Saturday, February 9, 2013

things teaching has taught me.

When I was handed my diploma on the stage at K-State's Bramlage Coliseum last May, I thought I was set. I was going to start my job and be the best teacher ever. I had all these awesome lesson ideas swimming around in my head and I was going to see to it that they happened. However, although the year has been great, I've learned a lot that they never taught me in college. Not even the most amazing program can prepare you fully for the first year of teaching. So if you're starting your teaching journey next year, here's my two cents. Enjoy!

1. Lessons are not set in stone. I can't tell you how many lessons I've done where I've gone back into my computer and typed in all caps, "NEVER AGAIN." Remember to make notes on your lesson plans about how each thing went. You think you'll remember next year. You won't.

2. Speaking of remembering, teaching does this thing to your brain where you can't remember many things anymore. You should have a calendar that's linked to your school email...use it or else! I put everything on there and if it wasn't there, it wouldn't get done. Believe me, I missed my first day of bus duty because it wasn't on there :(.

3. Students are flexible, especially if you teach older kids. When I student taught I'd freak out if my lesson didn't go well. I am learning that sometimes it's okay for both you and your students to have a laugh about something you screwed up. I think it shows them that you're human. For example, yesterday I passed out a 3x4 Bingo card. WHO DOES THAT?! Who makes a 3x4 Bingo card? Where was my brain? We all had a good laugh!

4. Classroom management doesn't have to be absolutely horribly difficult. Yes, it depends on your students, but here's the thing: If they know that you're usually laid back and nice and things usually run smoothly, all it takes is maybe raising your voice a little and putting on your "I-mean-business" face. If they're not used to it, they'll know you're serious.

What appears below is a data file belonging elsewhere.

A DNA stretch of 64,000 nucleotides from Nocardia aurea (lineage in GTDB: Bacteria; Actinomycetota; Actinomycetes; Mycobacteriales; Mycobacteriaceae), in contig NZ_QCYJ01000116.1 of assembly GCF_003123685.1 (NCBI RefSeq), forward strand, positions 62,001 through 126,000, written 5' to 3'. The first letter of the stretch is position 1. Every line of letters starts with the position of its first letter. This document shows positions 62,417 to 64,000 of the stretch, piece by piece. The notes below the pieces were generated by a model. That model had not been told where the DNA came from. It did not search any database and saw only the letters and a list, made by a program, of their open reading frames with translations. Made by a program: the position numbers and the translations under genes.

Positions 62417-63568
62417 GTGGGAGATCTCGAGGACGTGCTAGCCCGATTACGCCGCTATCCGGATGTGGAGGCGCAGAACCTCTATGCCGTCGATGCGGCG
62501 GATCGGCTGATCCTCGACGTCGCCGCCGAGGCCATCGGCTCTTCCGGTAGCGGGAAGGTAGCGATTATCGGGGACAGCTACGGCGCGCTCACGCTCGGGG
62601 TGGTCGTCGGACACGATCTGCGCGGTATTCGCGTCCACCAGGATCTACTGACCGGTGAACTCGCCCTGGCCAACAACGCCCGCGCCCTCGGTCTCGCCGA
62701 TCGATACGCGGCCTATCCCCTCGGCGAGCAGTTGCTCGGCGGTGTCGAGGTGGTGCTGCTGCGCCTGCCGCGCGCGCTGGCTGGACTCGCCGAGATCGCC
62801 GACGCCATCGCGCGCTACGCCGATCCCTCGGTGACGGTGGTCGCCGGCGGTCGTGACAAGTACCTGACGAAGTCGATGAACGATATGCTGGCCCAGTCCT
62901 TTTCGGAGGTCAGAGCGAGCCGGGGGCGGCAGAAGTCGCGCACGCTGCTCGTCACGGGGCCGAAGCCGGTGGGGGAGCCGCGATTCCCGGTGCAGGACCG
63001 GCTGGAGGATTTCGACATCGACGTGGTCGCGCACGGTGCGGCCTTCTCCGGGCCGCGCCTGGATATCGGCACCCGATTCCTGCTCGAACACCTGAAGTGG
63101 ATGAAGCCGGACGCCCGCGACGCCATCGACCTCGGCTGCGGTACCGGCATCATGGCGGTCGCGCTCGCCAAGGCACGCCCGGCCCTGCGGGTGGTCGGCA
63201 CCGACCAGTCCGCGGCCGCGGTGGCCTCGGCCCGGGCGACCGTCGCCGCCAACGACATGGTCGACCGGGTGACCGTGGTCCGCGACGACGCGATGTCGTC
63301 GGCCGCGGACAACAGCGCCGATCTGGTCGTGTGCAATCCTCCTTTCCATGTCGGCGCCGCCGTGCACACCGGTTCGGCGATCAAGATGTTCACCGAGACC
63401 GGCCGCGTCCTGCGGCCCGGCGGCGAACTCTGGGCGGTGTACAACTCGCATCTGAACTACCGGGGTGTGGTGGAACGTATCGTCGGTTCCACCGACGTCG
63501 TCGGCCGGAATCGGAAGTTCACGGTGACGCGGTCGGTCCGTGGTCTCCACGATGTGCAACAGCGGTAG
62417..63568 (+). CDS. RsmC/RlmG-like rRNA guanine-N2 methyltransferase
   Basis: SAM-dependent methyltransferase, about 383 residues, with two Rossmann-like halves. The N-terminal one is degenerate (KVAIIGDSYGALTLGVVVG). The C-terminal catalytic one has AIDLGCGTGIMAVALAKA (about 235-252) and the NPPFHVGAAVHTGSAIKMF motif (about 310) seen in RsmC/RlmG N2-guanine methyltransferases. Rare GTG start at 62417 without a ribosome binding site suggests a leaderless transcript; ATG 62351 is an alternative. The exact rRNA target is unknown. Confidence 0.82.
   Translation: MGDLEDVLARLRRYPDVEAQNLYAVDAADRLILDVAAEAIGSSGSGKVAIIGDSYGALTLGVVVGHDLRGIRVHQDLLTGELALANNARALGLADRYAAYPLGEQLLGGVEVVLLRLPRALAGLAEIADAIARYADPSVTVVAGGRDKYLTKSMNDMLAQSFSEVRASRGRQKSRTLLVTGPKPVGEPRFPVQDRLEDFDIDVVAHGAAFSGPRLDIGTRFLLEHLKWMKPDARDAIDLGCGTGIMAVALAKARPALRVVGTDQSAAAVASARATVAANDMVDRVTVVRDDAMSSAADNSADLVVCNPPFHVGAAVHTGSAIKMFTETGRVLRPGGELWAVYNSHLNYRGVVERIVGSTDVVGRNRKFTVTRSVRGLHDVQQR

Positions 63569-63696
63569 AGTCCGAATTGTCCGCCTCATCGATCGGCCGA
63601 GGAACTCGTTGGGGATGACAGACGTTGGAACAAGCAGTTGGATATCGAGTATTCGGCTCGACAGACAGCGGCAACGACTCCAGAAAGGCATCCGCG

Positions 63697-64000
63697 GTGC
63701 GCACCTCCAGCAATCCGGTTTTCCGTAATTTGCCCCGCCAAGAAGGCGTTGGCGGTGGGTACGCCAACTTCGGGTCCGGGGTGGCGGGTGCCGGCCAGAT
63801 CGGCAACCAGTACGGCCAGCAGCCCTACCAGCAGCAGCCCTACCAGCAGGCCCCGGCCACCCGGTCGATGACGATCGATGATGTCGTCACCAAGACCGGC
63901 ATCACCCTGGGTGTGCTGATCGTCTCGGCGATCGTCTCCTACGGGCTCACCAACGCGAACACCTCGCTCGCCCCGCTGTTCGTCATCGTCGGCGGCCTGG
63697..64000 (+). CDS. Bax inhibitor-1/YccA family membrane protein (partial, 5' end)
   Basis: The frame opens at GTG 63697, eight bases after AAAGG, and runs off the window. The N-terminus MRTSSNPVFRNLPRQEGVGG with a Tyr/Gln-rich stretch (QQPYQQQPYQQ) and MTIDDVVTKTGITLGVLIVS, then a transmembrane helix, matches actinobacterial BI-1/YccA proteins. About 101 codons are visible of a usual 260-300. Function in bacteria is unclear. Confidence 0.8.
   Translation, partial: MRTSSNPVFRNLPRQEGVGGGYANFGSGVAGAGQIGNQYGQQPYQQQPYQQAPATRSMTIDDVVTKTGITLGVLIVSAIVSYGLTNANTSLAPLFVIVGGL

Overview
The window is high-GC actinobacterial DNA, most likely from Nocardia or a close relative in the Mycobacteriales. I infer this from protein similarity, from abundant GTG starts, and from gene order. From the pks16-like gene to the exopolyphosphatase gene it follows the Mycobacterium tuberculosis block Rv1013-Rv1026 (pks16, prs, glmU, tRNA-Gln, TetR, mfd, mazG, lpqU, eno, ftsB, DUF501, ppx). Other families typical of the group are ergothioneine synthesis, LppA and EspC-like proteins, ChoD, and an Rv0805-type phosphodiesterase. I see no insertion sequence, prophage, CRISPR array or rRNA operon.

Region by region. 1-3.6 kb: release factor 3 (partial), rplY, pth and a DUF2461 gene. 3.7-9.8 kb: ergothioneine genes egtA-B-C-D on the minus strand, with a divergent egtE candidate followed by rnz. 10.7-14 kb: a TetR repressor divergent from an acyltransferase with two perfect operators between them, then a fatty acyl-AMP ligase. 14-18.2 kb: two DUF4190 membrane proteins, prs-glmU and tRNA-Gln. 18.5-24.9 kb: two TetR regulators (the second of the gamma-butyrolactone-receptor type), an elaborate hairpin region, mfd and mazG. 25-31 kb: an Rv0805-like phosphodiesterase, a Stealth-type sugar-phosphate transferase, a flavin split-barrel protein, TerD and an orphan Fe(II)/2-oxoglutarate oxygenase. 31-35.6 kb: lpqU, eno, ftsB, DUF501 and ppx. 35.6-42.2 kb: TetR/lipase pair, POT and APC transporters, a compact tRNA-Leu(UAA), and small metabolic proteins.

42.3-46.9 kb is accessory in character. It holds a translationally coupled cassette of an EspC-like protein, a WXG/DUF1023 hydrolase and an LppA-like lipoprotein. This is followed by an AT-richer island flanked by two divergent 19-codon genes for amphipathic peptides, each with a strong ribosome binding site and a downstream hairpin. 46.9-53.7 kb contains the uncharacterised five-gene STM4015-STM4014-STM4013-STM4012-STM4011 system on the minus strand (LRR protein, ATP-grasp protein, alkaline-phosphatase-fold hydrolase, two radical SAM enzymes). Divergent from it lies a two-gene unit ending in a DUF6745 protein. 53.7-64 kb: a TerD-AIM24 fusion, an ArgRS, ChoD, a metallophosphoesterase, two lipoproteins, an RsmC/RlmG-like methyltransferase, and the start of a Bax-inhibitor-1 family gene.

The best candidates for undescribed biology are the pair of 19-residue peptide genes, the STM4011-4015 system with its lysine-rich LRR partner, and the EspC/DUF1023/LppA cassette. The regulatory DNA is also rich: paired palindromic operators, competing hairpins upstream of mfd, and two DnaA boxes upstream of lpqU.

5. Of course, I've had more extenuating circumstances, but I do not send students to the office unless I cannot handle what they're doing or they're completely throwing off the whole class. Principals truly appreciate it when you don't send kids to the office for every little thing. If it's something I can handle by calling parents or talking with the student one-on-one, then I just do it myself.

6. Have a very good plan in place for consequences. This is something I will be working on next year, because I haven't had a great plan this year. Honestly my kids are really great kids so I haven't really had to have a plan. The stuff that has happened was enough to call parents, but how are you planning to deal with the in-between stuff? One plan I like and may try is a three-strikes plan. Three strikes and your parents get called tonight.

7. On calling parents, call them when their kids do something great too! I could do a lot better at this, but I at least email them when something good happened in class.

8. Make charts for students who need accommodations and keep track of each thing you do for them. Did it help? Did it not? What can you try next time that will help them? If you're going to teach a foreign language, this is really important because most of the time for foreign language you don't get a para to help you. It will take some time, but you'll figure out how to work with a student one-on-one while keeping the class going.

9. In your spare time, look up games that can be "fillers". Sometimes if we finish a lesson early I let kids do other homework if there's like 5 minutes left in class, but I also really like filler games!

10. Use brain breaks. These are all over Pinterest and kids need them. Remember in college when you would start to daydream after like 15 minutes of class? I don't like to do a lot of lecture, but sometimes it's necessary to learn a new verb tense or something. Kids need a break for their brains!

11. Some days will suck. Maybe lots of days. Have a treat for yourself waiting when you leave. For me it's a stop at Sonic or a snack I can only have on my "bad days."

12. Don't forget to pray for your kids. Pray over your classroom. I could definitely get better at this. Sometimes I wonder why I have days on end that just plain suck and are really difficult...and it's like God pops in and says, "How about asking me for help?" Now, of course, sometimes even with prayer things aren't going to go my way, but it's so important to pray for these kids!

I think that's it for now...I have a ton more, but I'll have to add them later! Let me know if you have any other advice you'd like to add!

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